To be, or not to be, that is the question

By Adam Glasgow - 3/14/2018

A “friend” of mine used to love the Filet-O-Fish sandwiches at McDonald’s. The crunchy coating on the fish patty, the buttery taste of the roll, the tangy flavor of the tartar sauce…. It got him every time. He’d find himself craving that Filet-O-Fish at all times of day – passing a McDonald’s on his way to work in the morning or late at night after a long day. More often than not, he would give into that craving and pull into the winding line of cars at the McDonald’s drive through. In a moment, there it was: the perfect crispy, melt-in-your-mouth Filet-O-Fish sandwich, made even better with a side order of fries and a diet Coke (yes, a DIET Coke).

Now my “friend” knew this McDonald’s habit was not good for him – for reasons I am sure all of you reading this know well. (And if you don’t, please stop whatever you are doing and call me immediately.) He decided he would try to cut back on these Filet-O-Fish indulgences. And try he did. He set a limit on how many and how often he would have them. This plan worked for maybe a few weeks, but eventually he was eating just as many as he ever did. Probably even more.

Then one day he had a realization. It was just too darn hard to limit the number of times he could eat those fishy treats. If he had one, he wanted more. If he skipped one, he wanted more and even more. There was only one answer: ABSTENTION. In that moment he knew that if he wanted to kick the habit, he had to give up McDonald’s altogether. And so he did. Not easily, but he did.

After many years of coaching people on weight loss and healthy eating, I developed a theory. There are two types of losers (and I mean that in the very nicest sense of the word): Abstainers and Moderators.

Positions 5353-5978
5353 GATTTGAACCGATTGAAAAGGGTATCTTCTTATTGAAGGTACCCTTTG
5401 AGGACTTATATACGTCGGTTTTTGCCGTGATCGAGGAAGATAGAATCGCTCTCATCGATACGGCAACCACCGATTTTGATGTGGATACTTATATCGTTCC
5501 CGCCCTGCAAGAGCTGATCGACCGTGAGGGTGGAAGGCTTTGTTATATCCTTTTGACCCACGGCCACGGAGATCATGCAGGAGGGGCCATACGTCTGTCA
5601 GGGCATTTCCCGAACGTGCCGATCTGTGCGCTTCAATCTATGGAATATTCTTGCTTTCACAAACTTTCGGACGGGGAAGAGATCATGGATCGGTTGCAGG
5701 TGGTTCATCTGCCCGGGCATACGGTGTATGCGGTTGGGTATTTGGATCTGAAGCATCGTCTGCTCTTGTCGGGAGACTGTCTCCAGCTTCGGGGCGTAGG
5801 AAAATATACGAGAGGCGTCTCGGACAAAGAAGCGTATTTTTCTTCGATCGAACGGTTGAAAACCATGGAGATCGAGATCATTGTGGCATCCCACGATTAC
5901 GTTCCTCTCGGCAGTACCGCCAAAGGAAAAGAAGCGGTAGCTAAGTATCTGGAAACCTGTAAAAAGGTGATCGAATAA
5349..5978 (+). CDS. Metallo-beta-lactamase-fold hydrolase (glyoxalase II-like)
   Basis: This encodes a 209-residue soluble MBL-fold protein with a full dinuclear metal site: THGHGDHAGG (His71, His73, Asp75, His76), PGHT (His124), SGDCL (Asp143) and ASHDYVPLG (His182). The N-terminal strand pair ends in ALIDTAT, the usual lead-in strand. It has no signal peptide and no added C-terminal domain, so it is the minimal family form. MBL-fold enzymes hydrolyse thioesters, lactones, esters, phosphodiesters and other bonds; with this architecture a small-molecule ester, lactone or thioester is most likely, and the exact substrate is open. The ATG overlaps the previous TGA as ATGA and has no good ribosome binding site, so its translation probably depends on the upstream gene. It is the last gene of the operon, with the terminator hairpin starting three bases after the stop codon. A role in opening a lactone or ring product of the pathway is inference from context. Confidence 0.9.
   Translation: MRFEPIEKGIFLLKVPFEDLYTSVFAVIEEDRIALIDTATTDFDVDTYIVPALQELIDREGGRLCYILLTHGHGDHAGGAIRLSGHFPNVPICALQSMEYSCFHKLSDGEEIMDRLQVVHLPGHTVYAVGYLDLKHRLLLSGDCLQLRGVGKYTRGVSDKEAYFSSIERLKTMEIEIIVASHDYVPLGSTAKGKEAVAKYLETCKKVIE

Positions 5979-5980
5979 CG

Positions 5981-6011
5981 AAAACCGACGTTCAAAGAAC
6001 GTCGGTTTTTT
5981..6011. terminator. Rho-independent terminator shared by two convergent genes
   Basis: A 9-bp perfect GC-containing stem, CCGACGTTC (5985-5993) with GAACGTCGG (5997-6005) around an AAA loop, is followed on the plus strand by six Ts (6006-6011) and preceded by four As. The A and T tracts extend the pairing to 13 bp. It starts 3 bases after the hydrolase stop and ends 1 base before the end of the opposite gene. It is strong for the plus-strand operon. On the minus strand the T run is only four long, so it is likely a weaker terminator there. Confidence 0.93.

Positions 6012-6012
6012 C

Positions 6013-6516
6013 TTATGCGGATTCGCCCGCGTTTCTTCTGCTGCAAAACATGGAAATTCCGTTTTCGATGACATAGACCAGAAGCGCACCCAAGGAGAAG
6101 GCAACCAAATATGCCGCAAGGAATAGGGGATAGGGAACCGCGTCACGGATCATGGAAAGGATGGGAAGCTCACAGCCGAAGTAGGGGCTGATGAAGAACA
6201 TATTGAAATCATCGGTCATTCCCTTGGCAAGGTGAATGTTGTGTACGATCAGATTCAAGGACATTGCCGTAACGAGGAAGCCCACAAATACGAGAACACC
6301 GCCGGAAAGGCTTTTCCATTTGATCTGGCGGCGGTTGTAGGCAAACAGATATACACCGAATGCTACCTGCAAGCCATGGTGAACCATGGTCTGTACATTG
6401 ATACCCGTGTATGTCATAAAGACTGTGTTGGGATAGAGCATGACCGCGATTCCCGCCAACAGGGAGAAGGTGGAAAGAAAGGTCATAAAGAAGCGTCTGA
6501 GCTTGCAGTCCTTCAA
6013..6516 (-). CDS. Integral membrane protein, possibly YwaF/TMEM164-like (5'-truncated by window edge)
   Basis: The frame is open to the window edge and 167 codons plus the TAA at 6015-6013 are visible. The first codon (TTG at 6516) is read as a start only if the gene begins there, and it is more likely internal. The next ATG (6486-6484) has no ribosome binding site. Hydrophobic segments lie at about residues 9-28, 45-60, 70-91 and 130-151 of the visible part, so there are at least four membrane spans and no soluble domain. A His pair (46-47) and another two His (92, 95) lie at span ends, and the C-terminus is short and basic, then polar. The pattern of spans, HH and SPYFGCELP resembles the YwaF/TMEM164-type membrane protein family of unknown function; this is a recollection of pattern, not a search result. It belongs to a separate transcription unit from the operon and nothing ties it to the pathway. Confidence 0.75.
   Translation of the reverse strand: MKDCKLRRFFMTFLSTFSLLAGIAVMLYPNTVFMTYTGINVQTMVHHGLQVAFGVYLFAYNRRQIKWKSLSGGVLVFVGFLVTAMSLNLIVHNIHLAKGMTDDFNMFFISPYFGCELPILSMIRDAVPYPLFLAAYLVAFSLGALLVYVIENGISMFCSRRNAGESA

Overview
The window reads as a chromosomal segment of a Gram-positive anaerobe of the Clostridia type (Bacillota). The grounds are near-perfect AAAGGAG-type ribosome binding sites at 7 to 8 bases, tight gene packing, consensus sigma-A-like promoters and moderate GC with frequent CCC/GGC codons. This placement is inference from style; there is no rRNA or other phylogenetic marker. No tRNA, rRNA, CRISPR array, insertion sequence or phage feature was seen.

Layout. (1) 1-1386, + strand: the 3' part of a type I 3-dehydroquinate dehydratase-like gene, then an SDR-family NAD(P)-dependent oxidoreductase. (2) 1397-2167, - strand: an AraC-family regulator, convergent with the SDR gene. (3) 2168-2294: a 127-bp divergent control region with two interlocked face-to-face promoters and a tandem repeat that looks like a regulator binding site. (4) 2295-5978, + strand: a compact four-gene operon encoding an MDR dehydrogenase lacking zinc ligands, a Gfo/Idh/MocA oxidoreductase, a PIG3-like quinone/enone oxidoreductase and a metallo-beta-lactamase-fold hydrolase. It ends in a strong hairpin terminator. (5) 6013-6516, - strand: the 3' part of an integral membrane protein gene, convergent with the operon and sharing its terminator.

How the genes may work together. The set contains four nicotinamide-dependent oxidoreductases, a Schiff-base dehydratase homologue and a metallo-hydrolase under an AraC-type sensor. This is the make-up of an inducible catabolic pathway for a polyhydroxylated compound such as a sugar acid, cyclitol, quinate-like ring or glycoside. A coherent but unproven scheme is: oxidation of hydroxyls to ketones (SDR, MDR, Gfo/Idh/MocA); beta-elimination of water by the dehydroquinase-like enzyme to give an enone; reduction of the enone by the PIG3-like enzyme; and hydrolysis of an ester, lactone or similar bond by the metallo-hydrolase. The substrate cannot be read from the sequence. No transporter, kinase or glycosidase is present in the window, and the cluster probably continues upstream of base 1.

The Abstainers must eliminate challenging foods or behaviors from their lives in order to meet their goals. It is just too difficult to eat certain foods, or eat at certain places, or certain times in moderation. Better to skip desserts or Taco Bell or nighttime eating (or whatever the particular challenge) entirely than try to limit how often you indulge. Once the substance of choice is off the menu, it is much easier to get over it, at least after the initial difficulty of giving it up. I have many patients who believe that abstention is the only way they can succeed.

The second group consists of the Moderators. Moderators are comfortable setting limits for themselves and sticking to them. A moderator can say “I will not eat desserts except for a small treat once a week,” and actually do it. Many of my patients are Moderators and find that it works quite well for them.  A bite for them is just a bite.  It doesn’t turn in to a regrettable gorging.

Are you a Moderator or an Abstainer? For some time, I have thought about these two categories as independent and exclusive. You are one or you are the other. But at a recent support group someone raised an insightful point. “I am both,” she said. “With some foods I have to abstain, but with others I can moderate.” Light dawned and the angels sang. She was right! While some people might be entirely Moderators and others pure Abstainers, there are some who could actually be both.

The trick I believe is knowing and understanding yourself. We need to be honest with what works for us and what doesn’t. That may come with some trial and error, followed by a willingness to set a plan and stick with it. If you need to abstain to meet your goals, then abstain. If you can moderate and it works for you, then that’s fine too. But most importantly, as Shakespeare said: “to thine own self be true.” And in that vein, I haven’t had a Filet-O-Fish in about 6 years.

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